Due to COVID-19, the University of Oregon will hold its Summer Academy to Inspire Learning, a program designed to engage high school and middle school students, online. Registration for the 2021 summer program opens May 1.
SAIL is a free pre-college program, with the mission to “inspire middle and high school students from low socioeconomic, first-generation and underrepresented backgrounds from across the state of Oregon.”
SAIL typically runs over two weeks, with a different batch of students each week, usually totaling about 500 students, according to Lara Hernandez, the executive director of SAIL. Students participating in the program meet and engage with faculty, volunteers, college student mentors and other university campus resources.
Students participating can choose a certain major path at the program, in which they get to experience mock classrooms and meet with faculty in whatever major they chose. Hernandez said the goal is that by the end of the week, students have an expansive understanding of all of the things they can do on campus as a specific major. Hernandez said she would rename SAIL to “impact” if she could.
“Every year I am blown away with the impact we are having with students,” Hernandez said. “By helping young students who never thought higher education would be an opportunity for them, we’re helping many students year after year actually make it a reality.”
Josie Thomas, the SAIL lead staff member, has been involved with the program since the summer of her eighth grade year, and continued to participate in the program all four years of high school. After coming to UO, she began working as a staff member.
“As someone who has been involved with SAIL for quite a long time, I can honestly say that this program helped me build the confidence in myself that I have now,” Thomas said. “This program is what aided me in deciding to attend the University of Oregon, and helped me realize just how smart and capable I am.”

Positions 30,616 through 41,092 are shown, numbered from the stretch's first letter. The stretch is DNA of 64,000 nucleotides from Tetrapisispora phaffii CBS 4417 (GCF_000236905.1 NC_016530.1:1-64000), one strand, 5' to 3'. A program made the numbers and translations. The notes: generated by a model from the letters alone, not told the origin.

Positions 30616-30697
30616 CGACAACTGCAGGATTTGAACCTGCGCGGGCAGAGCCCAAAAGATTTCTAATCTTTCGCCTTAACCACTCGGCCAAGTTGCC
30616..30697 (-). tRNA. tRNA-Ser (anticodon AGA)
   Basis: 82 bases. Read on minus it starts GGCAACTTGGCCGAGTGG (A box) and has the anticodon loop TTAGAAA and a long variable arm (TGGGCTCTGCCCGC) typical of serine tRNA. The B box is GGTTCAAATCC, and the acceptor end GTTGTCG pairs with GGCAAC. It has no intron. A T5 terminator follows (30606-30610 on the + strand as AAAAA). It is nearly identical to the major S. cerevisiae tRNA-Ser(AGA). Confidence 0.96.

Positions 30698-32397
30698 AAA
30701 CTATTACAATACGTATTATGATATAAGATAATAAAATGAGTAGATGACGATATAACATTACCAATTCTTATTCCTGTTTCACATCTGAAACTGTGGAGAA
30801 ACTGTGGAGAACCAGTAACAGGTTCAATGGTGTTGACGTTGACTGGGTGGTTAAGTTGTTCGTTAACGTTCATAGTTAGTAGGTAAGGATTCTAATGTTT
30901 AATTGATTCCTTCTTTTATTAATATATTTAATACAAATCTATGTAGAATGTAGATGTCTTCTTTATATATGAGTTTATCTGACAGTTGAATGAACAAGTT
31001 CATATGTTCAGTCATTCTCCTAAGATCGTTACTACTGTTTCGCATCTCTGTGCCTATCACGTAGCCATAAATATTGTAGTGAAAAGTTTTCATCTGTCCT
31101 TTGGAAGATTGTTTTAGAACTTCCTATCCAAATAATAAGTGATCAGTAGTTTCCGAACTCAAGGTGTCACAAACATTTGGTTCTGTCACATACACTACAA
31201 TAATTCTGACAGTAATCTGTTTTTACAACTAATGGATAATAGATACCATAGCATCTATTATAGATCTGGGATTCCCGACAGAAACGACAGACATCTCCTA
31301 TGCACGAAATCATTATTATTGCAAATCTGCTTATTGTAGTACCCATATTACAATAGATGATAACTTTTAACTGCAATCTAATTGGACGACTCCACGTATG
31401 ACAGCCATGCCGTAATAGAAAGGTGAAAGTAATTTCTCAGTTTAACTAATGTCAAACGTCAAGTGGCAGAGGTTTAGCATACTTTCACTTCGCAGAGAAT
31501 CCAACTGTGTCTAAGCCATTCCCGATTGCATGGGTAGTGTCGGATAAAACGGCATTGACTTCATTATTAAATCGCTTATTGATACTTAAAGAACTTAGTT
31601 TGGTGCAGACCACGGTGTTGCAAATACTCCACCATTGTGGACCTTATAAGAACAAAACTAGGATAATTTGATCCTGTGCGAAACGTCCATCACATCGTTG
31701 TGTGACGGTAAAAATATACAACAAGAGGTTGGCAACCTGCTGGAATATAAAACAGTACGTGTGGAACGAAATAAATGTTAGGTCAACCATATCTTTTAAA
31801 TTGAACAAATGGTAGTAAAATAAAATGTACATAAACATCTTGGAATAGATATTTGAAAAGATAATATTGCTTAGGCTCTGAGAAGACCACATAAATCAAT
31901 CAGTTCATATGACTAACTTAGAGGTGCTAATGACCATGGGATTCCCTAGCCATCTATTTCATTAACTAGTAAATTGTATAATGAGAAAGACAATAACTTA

Due to COVID-19, the summer 2021 program will be virtual Monday through Thursday, and in person on campus Friday. While Hernandez said that she thinks being in person is especially important for the teenage population, the program has adapted to COVID-19 regulations. Hernandez said that over Zoom last year, the program was able to engage with the students’ entire family, which she described as a “silver lining.”
Adrian Sampedro Cruz, a SAIL summer counselor and the program’s Outreach Coordinator, said that SAIL staff have “truly been able to adjust to the virtual world all while helping students with whatever support they may need.”
“We dearly miss seeing our students in person and getting to interact with them in person,” Thomas said. “Still, SAIL has persevered over this past year and is ready to do it again this summer.”
Cruz said that as a first-generation recent college graduate who came from a low-socioeconomic background, this program is important to him.
“This program allows me to share my story with other students who could relate to mine,” Cruz said. “All the people I have met through SAIL have truly made an impact on my life, and I wouldn’t change this experience for anything else.”
Hernandez said that UO has about 100 past SAIL students attend the university every year, and that 92% of SAIL students who graduate high school go on to college.
She said that the hardest part of the program is finding funding — both helping students connect with funding to make college a reality, as well as finding funding for the program.
Volunteers predominately run SAIL, and all of the faculty members who participate over the summer are volunteering. Hernandez said that typically once faculty members and other volunteers get involved with SAIL, they see how meaningful it is.
“Some of them will say this is their favorite part of their year,” Hernandez said. “Once they get involved, they stay involved for a long time.”
Cruz said that getting involved with SAIL has given him many unique opportunities and has allowed him to experience different leadership roles.
“I wish that I would've known about this program in high school, because as a first-generation recent college graduate I would've benefited from SAIL,” Cruz said.
Hernandez, Cruz and Thomas all said that one of the most important parts of the SAIL program is that it is free.
“The fact that this program is free allows students from underrepresented communities access the resources and opportunities SAIL provides,” Thomas said.